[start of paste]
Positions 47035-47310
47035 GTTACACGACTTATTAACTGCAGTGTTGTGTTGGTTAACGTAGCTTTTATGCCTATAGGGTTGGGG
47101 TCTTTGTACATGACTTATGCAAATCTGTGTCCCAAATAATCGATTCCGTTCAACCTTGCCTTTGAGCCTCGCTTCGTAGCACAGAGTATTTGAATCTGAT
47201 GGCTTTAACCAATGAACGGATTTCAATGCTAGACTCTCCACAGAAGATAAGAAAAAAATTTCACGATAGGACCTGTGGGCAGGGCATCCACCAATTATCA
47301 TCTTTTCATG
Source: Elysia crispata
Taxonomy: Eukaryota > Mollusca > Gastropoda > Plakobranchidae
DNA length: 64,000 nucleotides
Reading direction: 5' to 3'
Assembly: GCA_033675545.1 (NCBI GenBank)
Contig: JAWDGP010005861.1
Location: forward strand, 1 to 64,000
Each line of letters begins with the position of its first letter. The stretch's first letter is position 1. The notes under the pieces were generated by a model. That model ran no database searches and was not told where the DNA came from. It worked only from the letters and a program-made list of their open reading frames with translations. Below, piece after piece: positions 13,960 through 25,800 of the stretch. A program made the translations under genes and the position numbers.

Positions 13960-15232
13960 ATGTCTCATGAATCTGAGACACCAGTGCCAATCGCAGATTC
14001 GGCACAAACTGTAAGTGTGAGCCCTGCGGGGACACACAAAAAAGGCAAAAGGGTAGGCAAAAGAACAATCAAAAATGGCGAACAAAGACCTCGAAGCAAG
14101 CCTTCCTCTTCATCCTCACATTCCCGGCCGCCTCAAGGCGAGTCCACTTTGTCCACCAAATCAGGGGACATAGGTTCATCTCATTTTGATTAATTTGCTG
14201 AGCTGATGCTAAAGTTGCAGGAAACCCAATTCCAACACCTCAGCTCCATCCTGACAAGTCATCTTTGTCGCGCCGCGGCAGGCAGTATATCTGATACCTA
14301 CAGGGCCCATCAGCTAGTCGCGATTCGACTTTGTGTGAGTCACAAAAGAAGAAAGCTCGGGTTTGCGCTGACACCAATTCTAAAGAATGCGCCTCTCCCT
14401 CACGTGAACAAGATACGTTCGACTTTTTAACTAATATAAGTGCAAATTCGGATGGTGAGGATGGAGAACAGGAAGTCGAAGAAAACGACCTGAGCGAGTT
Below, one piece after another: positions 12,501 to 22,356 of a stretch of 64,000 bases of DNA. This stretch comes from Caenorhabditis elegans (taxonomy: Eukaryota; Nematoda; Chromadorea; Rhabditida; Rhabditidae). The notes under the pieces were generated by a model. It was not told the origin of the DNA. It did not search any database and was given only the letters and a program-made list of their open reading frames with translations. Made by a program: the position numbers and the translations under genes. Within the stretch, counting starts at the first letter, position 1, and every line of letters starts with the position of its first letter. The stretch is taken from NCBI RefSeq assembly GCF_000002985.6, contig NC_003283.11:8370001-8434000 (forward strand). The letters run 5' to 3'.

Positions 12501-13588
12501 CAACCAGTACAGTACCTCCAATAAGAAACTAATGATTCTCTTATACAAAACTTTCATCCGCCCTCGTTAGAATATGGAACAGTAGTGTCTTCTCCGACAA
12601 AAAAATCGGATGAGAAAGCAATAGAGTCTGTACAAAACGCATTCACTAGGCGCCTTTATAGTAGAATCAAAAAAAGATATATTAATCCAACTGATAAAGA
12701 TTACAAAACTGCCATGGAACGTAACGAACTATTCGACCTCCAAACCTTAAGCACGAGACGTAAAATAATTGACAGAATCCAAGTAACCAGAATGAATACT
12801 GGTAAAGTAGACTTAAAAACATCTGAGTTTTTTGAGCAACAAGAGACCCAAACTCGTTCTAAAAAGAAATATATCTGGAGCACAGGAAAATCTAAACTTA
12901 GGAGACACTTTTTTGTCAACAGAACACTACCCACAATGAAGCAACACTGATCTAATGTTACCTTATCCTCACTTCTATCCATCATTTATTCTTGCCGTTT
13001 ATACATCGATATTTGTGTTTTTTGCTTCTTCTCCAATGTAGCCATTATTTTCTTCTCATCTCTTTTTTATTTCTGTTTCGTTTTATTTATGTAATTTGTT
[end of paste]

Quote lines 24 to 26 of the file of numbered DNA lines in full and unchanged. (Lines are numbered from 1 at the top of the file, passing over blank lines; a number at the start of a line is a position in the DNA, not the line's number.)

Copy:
12601 AAAAATCGGATGAGAAAGCAATAGAGTCTGTACAAAACGCATTCACTAGGCGCCTTTATAGTAGAATCAAAAAAAGATATATTAATCCAACTGATAAAGA
12701 TTACAAAACTGCCATGGAACGTAACGAACTATTCGACCTCCAAACCTTAAGCACGAGACGTAAAATAATTGACAGAATCCAAGTAACCAGAATGAATACT
12801 GGTAAAGTAGACTTAAAAACATCTGAGTTTTTTGAGCAACAAGAGACCCAAACTCGTTCTAAAAAGAAATATATCTGGAGCACAGGAAAATCTAAACTTA